Photo by Bandelier National Monument, via Flickr.
Ceramics are perhaps the most ubiquitous of all art forms to have emerged from human history. The oldest known ceramic figurine, Venus of Dolní Věstonice, traces back to the Czech Republic in 29,000–25,000 B.C., during the Upper Paleolithic period, and a 2012 study published in the journal Science confirmed that the earliest known ceramic pots, found in Xianrendong Cave in China’s Jiangxi Province, were made during the height of the Ice Age. That means they predated the emergence of agriculture in the Neolithic period by some 10,000 years—a development that scientists previously believed had led to the creation of fired clay vessels for cooking and storing food. Ceramics—in the form of bricks, tiles, vessels, and sculptures—have endured for millennia, and the medium continues to be explored today.
Modern and contemporary artists such as Ken Price, Betty Woodman, The Haas Brothers, John Mason, Lucie Rie, and Ron Nagle, to name only a few, have employed ceramic techniques as old as time to create radical and sophisticated artworks that can be found in galleries, museums, and art and design fairs today. Below, we dig up the origins, processes, and influences behind the foundational ceramic techniques.
Left: Maya (artist), Teotihuacan ritual object (350-500). Image courtesy of the Walters Art Museum. Right: Ron Nagle, Incense Burner (1990). Image courtesy of Ferrin Contemporary, North Adams.
The relationship between hands and clay is the basis of the ceramic art form. When you put your hands to clay, the natural inclination to form, shape, and ultimately create something from the fine-grained soil is inescapable. Handbuilt objects can be produced by pinching balls of clay, joining slabs, or creating coils. “Handbuilding, a combination of coil, carving, pounding, and squishing, has taken center stage in the art world,” says Adam Welch, an art lecturer at Princeton University and director of Greenwich House Pottery, the oldest non-profit ceramics studio in the country (since 1909). “It seems most adequate to fight the slickness of conceptual art and most adaptable toward a return to an inner impulse.” And while certain vessels would be easier to achieve using one of these processes over another, Welch notes that “it all depends on style, taste, and one’s tolerance.”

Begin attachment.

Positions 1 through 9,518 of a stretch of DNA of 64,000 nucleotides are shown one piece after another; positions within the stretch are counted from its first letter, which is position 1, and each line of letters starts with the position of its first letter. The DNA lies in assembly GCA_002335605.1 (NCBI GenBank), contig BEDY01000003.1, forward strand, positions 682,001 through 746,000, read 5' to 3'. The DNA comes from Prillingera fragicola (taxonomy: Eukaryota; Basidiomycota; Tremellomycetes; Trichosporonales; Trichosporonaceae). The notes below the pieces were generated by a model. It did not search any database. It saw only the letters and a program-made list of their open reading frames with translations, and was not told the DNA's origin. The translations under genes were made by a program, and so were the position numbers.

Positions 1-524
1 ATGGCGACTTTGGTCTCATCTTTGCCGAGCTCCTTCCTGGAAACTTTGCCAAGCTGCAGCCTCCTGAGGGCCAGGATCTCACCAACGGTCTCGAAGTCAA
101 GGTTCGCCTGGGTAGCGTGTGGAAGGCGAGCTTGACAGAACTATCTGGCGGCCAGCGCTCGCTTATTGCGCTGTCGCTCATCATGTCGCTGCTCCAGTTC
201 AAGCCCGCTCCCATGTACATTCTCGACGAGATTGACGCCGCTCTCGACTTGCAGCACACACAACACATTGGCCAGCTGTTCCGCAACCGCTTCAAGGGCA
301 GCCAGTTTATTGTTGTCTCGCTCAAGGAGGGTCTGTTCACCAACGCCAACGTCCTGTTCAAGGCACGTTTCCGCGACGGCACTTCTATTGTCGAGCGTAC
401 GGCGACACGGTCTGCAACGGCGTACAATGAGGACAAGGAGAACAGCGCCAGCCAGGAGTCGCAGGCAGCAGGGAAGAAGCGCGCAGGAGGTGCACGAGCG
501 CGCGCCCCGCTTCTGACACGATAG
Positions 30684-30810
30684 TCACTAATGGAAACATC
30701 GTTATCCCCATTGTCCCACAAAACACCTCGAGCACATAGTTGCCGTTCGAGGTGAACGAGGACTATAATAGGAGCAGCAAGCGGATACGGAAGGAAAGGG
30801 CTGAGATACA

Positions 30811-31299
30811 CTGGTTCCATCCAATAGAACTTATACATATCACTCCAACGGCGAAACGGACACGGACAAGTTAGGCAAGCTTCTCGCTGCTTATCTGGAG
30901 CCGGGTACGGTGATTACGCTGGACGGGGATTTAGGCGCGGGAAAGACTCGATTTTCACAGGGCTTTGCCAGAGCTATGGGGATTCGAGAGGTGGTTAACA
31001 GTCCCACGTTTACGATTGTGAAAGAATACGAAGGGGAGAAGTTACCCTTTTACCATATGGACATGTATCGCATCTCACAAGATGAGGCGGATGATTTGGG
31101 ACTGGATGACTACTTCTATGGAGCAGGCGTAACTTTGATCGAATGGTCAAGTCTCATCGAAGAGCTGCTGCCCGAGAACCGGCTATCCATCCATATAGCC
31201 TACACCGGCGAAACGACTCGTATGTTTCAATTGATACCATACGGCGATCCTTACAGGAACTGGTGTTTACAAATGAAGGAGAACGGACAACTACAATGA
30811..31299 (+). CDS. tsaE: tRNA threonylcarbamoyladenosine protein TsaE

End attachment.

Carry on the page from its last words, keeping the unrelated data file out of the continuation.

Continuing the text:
Left: Female Figure (ca. 3500-3400 B.C.E.). Image courtesy of the Brooklyn Museum, Charles Edwin Wilbour Fund. Right: Betty Woodman, Italian Pillow Pitcher (1977). Image courtesy of David Kordansky Gallery, Los Angeles.
Khnum, the Egyptian deity of water and pottery, was believed to have created the first children using his potter’s wheel and clay from the banks of the Nile. This Egyptian statuette from ca. 3500–3400 B.C., in the Predynastic period, was not made with a potter’s wheel, however. In this era, Egyptians employed the pinching method to create remarkably thin-walled vessels and representational figures out of hollowed-out pieces of brownish-red clay also known as terracotta. After the object’s final form was pinched to perfection, it was dried in the sun, polished smooth with a stone, and painted to endow it with features such as hair and clothing. This female figure’s small, pointed head may be an exaggeration of the nose to symbolize “the source of the breath of life,” as described by the Brooklyn Museum, where the work resides.